NEW YORK (Reuters) -The dollar edged higher against safe-haven currencies such as the yen and Swiss franc after reassuring news on the Omicron COVID-19 variant, while units like the Australian dollar that had weakened in recent weeks on growth worries also advanced.
U.S. Treasury yields rose and stocks gained after news that initial observations suggested Omicron patients had only mild symptoms, reversing some of Friday’s heavy selloff.
While Omicron has spread to about one-third of U.S. states as of Sunday, Dr. Anthony Fauci, the top U.S. infectious disease official, told CNN that “thus far it does not look like there’s a great degree of severity to it”.
“The absence of negative developments surrounding Omicron over the weekend appears to be helping markets stabilize today after the dramatic moves at the end of last week,” Marc Chandler, chief market strategist at Bannockburn Global Forex, said in a note.
The dollar climbed 0.5% against the Japanese yen and rose 0.9% against the Swiss franc. The yen and the franc typically draw investors looking for safety when economic or geopolitical tensions rise.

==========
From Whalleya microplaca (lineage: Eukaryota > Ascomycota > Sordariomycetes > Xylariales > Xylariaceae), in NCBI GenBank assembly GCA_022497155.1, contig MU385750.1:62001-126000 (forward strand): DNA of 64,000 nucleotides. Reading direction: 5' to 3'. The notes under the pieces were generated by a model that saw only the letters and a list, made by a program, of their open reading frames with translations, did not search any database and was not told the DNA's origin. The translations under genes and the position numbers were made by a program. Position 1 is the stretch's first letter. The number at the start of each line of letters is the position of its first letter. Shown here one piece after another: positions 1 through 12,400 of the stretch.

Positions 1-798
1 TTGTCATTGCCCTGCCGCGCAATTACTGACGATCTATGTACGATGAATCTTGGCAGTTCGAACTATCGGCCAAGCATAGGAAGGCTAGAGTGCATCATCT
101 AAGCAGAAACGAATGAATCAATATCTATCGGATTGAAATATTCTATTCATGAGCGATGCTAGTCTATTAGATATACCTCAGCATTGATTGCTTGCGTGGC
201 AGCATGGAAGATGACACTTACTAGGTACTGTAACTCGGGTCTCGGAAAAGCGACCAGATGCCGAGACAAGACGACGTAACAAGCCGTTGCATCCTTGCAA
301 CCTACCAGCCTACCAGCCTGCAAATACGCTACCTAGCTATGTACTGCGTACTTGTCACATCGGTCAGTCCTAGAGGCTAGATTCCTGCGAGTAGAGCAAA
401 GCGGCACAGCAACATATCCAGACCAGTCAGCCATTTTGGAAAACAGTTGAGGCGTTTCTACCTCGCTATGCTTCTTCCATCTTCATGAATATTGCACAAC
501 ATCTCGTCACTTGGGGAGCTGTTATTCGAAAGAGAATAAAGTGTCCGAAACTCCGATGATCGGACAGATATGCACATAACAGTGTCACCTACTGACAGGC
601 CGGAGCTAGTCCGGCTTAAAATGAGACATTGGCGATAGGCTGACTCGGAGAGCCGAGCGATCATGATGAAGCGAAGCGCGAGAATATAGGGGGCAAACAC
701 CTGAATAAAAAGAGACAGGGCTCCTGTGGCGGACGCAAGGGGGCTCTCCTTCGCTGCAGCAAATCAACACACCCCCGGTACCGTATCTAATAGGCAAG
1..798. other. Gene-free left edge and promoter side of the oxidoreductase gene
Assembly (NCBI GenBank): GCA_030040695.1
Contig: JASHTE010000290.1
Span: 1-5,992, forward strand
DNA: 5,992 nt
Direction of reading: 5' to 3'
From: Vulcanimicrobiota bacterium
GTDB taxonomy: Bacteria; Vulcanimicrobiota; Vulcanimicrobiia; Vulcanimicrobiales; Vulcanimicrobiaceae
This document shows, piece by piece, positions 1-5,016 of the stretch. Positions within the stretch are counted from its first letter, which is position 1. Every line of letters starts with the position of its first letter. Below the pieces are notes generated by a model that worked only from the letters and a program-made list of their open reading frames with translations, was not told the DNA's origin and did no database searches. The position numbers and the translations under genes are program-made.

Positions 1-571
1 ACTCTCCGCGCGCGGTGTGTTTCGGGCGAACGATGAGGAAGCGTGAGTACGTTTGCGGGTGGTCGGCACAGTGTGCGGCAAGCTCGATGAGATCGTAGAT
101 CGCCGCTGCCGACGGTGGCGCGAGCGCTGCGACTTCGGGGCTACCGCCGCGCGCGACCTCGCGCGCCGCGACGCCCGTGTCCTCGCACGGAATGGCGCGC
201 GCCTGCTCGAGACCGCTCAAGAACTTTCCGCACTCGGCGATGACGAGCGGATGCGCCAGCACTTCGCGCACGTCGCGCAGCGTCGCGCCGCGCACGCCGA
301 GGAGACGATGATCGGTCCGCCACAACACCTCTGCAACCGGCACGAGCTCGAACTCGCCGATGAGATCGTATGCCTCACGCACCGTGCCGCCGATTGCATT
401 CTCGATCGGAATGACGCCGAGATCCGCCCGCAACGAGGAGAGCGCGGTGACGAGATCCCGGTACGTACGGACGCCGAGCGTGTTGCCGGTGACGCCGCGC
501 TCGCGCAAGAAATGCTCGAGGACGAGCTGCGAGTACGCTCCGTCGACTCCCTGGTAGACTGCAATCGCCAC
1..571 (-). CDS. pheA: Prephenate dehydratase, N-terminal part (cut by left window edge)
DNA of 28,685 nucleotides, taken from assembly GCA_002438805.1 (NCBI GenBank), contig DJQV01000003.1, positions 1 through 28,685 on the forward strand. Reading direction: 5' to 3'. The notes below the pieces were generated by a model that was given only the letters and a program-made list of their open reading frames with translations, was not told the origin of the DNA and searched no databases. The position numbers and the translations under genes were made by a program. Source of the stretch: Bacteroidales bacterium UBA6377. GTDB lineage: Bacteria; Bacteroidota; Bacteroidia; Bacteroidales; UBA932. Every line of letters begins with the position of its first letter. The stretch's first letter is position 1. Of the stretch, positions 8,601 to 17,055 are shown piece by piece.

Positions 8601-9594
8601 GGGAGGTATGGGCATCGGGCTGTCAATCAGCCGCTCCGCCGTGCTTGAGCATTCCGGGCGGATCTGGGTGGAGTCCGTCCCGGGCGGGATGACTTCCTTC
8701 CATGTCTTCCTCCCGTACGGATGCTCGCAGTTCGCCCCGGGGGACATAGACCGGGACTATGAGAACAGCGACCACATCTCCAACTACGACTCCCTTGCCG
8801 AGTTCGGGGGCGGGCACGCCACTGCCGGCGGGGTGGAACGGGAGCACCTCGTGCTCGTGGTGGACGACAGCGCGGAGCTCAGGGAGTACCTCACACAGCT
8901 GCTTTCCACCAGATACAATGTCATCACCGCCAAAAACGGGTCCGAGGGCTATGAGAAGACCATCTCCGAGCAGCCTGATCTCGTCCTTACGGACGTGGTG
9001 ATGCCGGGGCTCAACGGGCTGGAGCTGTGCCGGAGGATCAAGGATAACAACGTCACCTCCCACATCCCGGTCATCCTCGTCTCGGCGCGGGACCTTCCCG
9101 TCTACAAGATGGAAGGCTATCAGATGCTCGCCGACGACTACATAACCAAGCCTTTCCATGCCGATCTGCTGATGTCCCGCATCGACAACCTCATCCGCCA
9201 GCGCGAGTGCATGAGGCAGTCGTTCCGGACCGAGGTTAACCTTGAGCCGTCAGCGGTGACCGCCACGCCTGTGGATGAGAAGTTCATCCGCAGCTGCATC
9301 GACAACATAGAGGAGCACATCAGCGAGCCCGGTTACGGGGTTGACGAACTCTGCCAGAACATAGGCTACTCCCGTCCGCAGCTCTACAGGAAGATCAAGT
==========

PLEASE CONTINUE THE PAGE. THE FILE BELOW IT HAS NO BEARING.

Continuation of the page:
The dollar fell 0.3% against the Japanese currency on Friday..
The greenback’s losses on Friday had also followed a below-forecast jobs report, though the data did little to shake market expectations the Federal Reserve will accelerate the pace of unwinding stimulus and raise interest rates, starting next year.
The U.S. Dollar Currency Index, which measures the greenback against six rivals, was 0.1% higher at 96.309, not far from the 16-month high of 96.938 touched late last month.
Investors have grown more bullish on the dollar in recent weeks, with net long bets on the greenback climbing to the highest level since June 2019, data from the U.S. CFTC showed on Friday.
Meanwhile, the Australian dollar rose as much as 0.64%, rebounding from the 13-month low hit last week.
Russia’s rouble slipped into the red in late trading on Monday after U.S. President Joe Biden warned his Russian counterpart Vladimir Putin of severe economic consequences in case of a Ukraine invasion ahead of a call between the two men on Tuesday.
The Canadian dollar strengthened against its U.S. counterpart on Monday as oil prices rose and attention turned to a Bank of Canada interest rate decision this week, with the currency recovering from its lowest level in more than two months.
Elsewhere, cryptocurrencies nursed big losses from a wild weekend that at one stage crushed bitcoin more than 20%. Bitcoin slipped 0.6% to around $49,166.35 on Monday.
(Reporting by Saqib Iqbal AhmedEditing by Paul Simao/Mark Heinrich)